Dignitaries from all over Europe have been putting on their party clothes to celebrate the tenth birthday of the European Central Bank. Mandated under the Maastricht Treaty to fight inflation, the ECB has its work cut out. The usually low rates in euro nations, have been surging to record highs.
The Bank’s President Jean-Claude Trichet said: “Ten years ago, in June 1998, the European Central Bank was founded, together with the European System of Central Banks – the ESCB. Jean Monet write in his memoire – “rien n’est possible sans les hommes, rien n’est durable sans les institutions.” (Nothing is possible without people. Nothing is sustainable without institutions.) The ECB is, in my opinion, a remarkable illustration of the lucidity of the conceptual founder of the community.”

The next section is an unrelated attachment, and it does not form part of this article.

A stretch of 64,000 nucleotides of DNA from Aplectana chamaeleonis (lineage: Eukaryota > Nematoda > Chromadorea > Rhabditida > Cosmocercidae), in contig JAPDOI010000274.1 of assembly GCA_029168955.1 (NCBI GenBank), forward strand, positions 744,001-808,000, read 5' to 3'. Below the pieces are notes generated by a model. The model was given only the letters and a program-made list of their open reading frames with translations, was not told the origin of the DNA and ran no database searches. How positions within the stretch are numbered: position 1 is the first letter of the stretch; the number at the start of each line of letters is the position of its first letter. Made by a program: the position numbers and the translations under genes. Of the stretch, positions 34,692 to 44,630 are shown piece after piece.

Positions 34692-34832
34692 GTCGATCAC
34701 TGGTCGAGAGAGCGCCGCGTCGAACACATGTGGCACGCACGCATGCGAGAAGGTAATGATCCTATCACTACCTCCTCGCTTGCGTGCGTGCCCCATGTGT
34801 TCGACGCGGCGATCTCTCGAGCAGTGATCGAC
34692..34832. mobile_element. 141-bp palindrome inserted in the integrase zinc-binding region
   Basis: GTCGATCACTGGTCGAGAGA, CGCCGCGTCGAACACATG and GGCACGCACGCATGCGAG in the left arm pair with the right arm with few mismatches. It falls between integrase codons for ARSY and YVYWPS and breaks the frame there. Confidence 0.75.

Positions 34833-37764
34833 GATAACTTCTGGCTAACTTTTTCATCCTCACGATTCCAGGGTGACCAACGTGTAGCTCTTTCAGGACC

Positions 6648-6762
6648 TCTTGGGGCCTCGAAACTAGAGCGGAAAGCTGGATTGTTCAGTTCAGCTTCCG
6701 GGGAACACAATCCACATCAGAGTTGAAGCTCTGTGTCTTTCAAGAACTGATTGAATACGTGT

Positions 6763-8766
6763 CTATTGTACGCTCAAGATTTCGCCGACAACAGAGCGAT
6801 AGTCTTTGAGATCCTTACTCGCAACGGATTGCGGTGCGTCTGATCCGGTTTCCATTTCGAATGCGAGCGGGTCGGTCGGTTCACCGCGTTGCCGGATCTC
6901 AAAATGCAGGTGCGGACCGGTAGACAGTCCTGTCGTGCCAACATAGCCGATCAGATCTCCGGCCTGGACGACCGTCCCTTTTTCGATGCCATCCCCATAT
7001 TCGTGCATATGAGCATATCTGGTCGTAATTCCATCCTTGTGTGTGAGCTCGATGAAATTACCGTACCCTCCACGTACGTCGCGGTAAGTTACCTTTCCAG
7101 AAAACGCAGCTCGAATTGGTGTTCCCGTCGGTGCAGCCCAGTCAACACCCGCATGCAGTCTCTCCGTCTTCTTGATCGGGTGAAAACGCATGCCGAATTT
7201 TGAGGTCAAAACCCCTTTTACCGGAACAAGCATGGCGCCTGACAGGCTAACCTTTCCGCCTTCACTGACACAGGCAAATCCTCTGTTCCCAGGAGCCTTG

The ECB took its first breath as 11 European countries drew closer to merging their currencies. Half a year later, the euro emerged onto the financial markets. After a low point against the dollar in October 2000, Trichet saw the currency recover strongly – some say too strongly.
There has been criticism that the euro’s strength – potentially harmful to european exporters – is a result of the ECB’s steadfast refusal to control inflation by cutting interest rates, like America and Britain have done. And once the guests leave the party, the birthday boy is facing a credit crisis, and astronomical oil prices.